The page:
People who sleep in a noisier environment sometimes find that white noise helps. Turn on the fan or use a white noise app to muffle out any unavoidable sounds around you.
Use CBN with CBD
Hemp-derived CBN used in conjunction with hemp-derived CBD is the dream team. After all, CBD on its own has effects and properties that can help you achieve a good night’s rest.
Why use one sleep aid when you can combine two? They’re designed to work together.
Time It Right
Oil-based cannabinoid products that come in a glass jar with a dropper are generally easier for your body to absorb and utilize. The cannabinoid particles are very small, and they can easily pass through the soft tissues of the body. This means you don’t have to fully metabolize them like you would with cannabinoid-infused food or soft gel capsules.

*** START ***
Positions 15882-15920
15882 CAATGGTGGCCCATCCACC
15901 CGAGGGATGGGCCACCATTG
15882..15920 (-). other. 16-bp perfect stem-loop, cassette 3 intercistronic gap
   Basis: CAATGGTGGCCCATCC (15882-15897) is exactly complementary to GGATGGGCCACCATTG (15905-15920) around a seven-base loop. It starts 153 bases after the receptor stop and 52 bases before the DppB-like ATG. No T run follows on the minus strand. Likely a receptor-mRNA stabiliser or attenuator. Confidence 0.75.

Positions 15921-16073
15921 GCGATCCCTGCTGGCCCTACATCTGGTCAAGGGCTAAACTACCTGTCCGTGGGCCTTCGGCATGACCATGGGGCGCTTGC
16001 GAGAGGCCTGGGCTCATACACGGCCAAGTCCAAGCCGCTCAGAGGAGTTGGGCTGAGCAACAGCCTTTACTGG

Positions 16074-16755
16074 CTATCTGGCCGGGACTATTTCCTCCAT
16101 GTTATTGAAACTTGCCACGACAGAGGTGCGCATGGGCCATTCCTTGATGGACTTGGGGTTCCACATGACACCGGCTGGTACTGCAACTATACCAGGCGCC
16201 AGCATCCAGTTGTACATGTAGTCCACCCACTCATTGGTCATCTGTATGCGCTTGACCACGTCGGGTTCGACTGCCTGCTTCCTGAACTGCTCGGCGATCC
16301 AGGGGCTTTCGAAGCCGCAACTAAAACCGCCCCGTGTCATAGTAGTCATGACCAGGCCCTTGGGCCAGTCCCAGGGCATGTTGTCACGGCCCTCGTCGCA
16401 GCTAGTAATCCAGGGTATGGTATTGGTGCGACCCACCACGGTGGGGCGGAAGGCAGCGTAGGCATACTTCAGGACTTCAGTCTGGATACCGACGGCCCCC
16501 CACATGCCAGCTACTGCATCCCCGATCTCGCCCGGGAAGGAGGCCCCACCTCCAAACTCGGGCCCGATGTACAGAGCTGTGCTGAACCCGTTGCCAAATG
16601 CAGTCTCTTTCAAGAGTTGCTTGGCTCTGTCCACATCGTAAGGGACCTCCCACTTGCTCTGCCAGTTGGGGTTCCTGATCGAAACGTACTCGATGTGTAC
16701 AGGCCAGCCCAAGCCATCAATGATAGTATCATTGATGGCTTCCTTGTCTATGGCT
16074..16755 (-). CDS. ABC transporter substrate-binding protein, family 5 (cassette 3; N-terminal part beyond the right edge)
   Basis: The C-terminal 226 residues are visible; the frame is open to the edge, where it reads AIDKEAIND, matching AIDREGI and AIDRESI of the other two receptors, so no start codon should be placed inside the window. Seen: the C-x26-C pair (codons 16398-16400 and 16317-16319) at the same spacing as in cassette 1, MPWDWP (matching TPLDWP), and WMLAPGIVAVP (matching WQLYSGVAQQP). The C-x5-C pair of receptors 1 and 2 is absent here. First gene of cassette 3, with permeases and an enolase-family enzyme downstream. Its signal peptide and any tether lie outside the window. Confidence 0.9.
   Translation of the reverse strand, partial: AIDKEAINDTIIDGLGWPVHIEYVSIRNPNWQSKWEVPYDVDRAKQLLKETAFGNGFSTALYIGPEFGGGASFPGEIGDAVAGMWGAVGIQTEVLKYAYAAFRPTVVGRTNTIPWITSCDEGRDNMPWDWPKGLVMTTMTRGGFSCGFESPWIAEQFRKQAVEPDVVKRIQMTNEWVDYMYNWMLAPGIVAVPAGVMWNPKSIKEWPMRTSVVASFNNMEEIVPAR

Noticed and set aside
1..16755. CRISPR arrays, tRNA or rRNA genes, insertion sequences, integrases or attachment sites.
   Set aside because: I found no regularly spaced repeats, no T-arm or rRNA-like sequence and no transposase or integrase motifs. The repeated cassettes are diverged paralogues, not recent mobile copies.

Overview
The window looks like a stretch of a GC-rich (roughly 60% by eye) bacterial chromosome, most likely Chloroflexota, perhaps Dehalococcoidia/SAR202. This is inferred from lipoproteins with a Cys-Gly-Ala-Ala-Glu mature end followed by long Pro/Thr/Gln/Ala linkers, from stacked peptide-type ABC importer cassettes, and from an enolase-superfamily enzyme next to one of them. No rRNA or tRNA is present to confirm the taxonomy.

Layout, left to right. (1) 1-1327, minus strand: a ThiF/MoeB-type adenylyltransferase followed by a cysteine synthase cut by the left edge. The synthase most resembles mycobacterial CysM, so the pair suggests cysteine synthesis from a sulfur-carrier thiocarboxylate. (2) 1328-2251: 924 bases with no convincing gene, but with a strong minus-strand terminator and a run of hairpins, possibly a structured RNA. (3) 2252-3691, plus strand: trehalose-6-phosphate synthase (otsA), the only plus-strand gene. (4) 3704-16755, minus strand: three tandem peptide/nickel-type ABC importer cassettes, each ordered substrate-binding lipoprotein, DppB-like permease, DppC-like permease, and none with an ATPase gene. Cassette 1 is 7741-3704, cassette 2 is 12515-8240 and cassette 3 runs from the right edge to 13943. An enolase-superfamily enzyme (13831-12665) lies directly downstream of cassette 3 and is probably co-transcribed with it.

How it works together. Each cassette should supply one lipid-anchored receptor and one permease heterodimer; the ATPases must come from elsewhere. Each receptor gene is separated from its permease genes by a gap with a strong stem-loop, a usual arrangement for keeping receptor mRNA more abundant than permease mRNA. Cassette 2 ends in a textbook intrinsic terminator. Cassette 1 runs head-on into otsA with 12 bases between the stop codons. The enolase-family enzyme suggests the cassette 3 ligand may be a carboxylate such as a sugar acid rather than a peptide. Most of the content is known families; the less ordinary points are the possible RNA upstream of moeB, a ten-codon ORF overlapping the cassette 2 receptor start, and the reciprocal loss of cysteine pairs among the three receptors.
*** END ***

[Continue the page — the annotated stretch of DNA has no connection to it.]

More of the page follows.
It only takes about half an hour for cannabinoids to reach your system when you take them in tincture form. If you take your CBN at the beginning of your bedtime routine, you should be feeling the effects by the time you’re ready to turn in for the night.
There is no herbal supplement you can take that will make all of your stress go away. Supplements and cannabinoids can’t change your life circumstances. You need to be able to set your stressors down for the night — they’ll still be there tomorrow, and for right now, the best thing you can do for yourself is to get some good quality sleep.
Try a bedtime activity that doesn’t involve circadian-disrupting blue screens. Some people like to read books with a dim yellow book light, but if you’re not the type to read a book, you can try other hobbies like knitting, crafting, or even meditation.